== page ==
USB VoIP Phone from Radio Shack (Model: voIP Voice "Cyberphone K")

I have to admit all of my experience with Skype so far has been fooling around with it to see what I can make it do.  So far the biggest bonus over Vonage is they have software that will work on Pocket PC for use on my iPaq PDA.  This means I can connect to wireless internet wherever I can pick it up (restaurants, hotels, sitting in a car outside an apartment building/library/etc.) and make a phone call.  (The down side on my particular iPaq H4155 is that I cannot get a Bluetooth headset to work with it, and there is no external jack for a microphone, so sound quality on the IPaq is poor - using the internal microphone.)

I did buy a voIP USB phone to use with Skype.  The phone is plugged into my home Desktop and I found that if it was plugged into the USB hub, it stopped working occasionally.  If its plugged into a USB port in the computer it seems to work fine.  I bought the phone to take on trips and plug into my laptop - but the phone requires software to be loaded, and I don't have Administrative Access to the company laptop - so I can use the phone for Audio (speaker/mic) on a call, but I cannot dial from the phone keypad, and the phone doesn't ring when I use it on the Laptop.  (My workaround it to leave the laptop speaker on, and dial using the computer screen/mouse/keyboard.)  Really at this point, I'll probably start looking for a good headset with mic.  If I could enable Bluetooth on the laptop (my IT department won't do it for me) I could use a Bluetooth headset with Skype and that would work very well.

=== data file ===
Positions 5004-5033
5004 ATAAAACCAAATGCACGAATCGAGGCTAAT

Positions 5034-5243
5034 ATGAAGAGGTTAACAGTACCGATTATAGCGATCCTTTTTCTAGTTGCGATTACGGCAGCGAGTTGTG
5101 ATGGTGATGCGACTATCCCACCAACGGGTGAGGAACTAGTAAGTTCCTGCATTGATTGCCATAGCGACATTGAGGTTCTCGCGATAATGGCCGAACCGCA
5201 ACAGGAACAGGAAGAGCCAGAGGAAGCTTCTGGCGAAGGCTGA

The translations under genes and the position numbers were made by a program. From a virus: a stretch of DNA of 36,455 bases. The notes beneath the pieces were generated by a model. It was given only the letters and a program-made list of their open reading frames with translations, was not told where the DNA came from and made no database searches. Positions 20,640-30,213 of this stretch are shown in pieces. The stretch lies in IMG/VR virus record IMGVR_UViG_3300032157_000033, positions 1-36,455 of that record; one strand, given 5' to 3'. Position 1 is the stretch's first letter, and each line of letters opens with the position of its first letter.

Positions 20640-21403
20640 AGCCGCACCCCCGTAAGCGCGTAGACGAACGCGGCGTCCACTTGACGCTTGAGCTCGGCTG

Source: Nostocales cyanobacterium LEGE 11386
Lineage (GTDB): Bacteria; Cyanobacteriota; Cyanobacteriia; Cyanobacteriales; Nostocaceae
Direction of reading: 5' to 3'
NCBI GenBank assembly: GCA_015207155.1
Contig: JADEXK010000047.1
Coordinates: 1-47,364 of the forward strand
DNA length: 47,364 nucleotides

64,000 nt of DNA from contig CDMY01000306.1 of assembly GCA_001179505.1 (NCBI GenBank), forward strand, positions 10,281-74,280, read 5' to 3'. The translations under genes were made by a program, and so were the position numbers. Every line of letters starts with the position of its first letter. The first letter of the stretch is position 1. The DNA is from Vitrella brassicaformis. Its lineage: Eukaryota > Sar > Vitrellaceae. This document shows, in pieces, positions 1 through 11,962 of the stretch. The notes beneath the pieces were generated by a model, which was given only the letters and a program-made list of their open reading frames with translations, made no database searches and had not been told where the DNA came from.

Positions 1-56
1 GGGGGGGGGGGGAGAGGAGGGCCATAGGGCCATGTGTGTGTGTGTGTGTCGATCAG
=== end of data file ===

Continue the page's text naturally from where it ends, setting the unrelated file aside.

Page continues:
The cool thing about Skype is you can pay US$10 for 3 months service and have an Internet phone available for backup.  I'll probably experiment with setting up a few friends on Skype as well, as in-network calling is free.  The only down side I've seen so far is they don't offer an Unlimited minutes package.  I could do the math and see if that really matters with the amount of use we go through, but I'd really rather pay a fixed price and never need to worry about it.  We have 2 boys about to hit their teens.

The other nice thing is I can log onto Skype on any of my computers and PDA, and make and receive calls from the same account.  I don't need to set up an account wired into my home phone system and another one while I'm traveling.

If Skype ever offers an unlimited minutes plan, and if their audio quality turns out to be good after trying it a few months, I'll probably be tempted to switch.

If Vonage improved their audio quality, and offered online access to make and receive calls, they're my tried-and-true VoIP choice, with a lot of extra features that make them much more flexible than Skype (like being able to simultaneously ring multiple phone numbers when my Vonage line rings.  Anyone calling my desk will simultaneously ring my cell phone - I can also have out home phone ring my cell phone when we go out at night.

What both of them lack is a cool Fax package.  It would be nice to set up a "virtual" fax number and receive faxes and have them e-mailed to you as a PDF document.  Then you'd be pretty close to having a "homeless" home office.  (Outgoing faxes could be sent on your unlimited voice line, with your fax SSID set to the "virtual" fax number.)

As always, if you have any suggestions or questions, feel free to contact me.


CLICK for Vonage Website      CLICK for Skype Website






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Copyright 2006 Jeff's Garage
Last modified: 01/18/07